posted by Jacqueline at 8:44 AM on June 18, 2015 [3 favorites]

If your psychiatrists are stumped you may want to see if you can find one that specializes in adult ADD instead of going to people who are just used to treating generic depression. Although I'm not sure if even an ADD specialist can do much more for you, given that this is just a known problem for ADD brains.

I had some improvement to my both my fatigue and ADD when I took a generic modafinil pill from India (Provigil is still under patent and considered "off label" for ADD in the US so wasn't affordable/available to me via regular prescription) but the mail order pharmacy I was using went out of business and I never got around to hunting down another reliable source.
posted by Jacqueline at 8:49 AM on June 18, 2015

Oh so another thing I've noticed with taking Adderall is that whatever I'm doing when it kicks in is what I'll keep doing for the next 4 hours. Before I figured this out, I assumed that taking Adderall first thing in the morning before I got out of bed would help me wake up but instead it just put me back to sleep for another 4+ hours.

So if you're currently doing something similar, stop taking your Adderall until you're already up and moving around in case the anti-task-switching action of the drug is actually just helping you sleep longer instead of helping you wake up.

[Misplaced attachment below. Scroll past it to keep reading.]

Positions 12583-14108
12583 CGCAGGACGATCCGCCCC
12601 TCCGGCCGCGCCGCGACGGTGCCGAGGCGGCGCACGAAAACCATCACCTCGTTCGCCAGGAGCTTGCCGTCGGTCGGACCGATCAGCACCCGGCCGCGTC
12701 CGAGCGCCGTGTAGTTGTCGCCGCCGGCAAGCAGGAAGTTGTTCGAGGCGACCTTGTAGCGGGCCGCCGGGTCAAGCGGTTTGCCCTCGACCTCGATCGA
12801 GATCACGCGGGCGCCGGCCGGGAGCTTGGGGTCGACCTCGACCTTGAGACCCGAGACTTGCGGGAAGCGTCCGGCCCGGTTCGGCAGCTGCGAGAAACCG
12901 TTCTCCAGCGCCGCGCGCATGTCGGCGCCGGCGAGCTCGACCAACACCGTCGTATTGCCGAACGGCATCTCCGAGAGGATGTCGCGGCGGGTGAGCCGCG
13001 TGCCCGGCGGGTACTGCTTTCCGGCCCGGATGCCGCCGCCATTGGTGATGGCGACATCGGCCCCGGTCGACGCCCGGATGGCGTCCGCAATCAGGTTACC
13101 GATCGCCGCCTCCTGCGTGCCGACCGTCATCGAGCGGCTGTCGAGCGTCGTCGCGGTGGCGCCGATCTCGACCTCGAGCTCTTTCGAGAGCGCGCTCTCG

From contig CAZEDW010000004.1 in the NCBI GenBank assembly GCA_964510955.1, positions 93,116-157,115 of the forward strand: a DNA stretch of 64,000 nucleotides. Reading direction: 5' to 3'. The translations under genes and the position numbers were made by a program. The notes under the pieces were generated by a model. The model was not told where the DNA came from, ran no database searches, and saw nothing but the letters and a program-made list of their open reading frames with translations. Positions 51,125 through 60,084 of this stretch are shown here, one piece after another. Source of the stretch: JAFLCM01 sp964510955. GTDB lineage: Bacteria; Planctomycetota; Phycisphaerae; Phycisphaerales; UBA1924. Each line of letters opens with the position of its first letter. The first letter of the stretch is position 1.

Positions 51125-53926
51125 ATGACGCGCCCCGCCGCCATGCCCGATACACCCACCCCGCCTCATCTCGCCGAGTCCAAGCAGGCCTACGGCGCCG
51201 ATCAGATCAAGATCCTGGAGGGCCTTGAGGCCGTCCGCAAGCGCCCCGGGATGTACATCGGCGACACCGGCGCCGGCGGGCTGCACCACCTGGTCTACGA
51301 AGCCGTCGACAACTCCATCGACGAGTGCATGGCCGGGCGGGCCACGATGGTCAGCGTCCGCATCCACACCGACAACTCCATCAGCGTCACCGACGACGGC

posted by Jacqueline at 8:54 AM on June 18, 2015 [1 favorite]

If you get to a point where you really aren't being productive anyway, it might absolutely be time for a medication holiday from all the stimulants you are on - obviously you can't go off the anti-depressants in the same way, but it is very common to build up a tolerance to stimulants, and a short break can reset that tolerance.

Try absolutely no stimulants (coffee as well), for a week, or at least 3 days.
Even if you find that really hard, it might expose symptoms that the stimulants are masking, which might help identify the issue, longer term.

For myself, sleeping 16 hours a day, despite stimulants, was in response to allergies, so that's the drum I tend to bang on about. Try and limit your exposure to known or suspected allergens as much as possible, and if any suspected hayfever or contact allergens, shower before bed and have a clean sleeping space.
posted by Elysum at 8:56 AM on June 18, 2015 [1 favorite]

1) Are you sure your thyroid works normally? Because doctors aren't always caught up on the latest research, and the range of okay changes over time.

2) How are your vitamin B levels?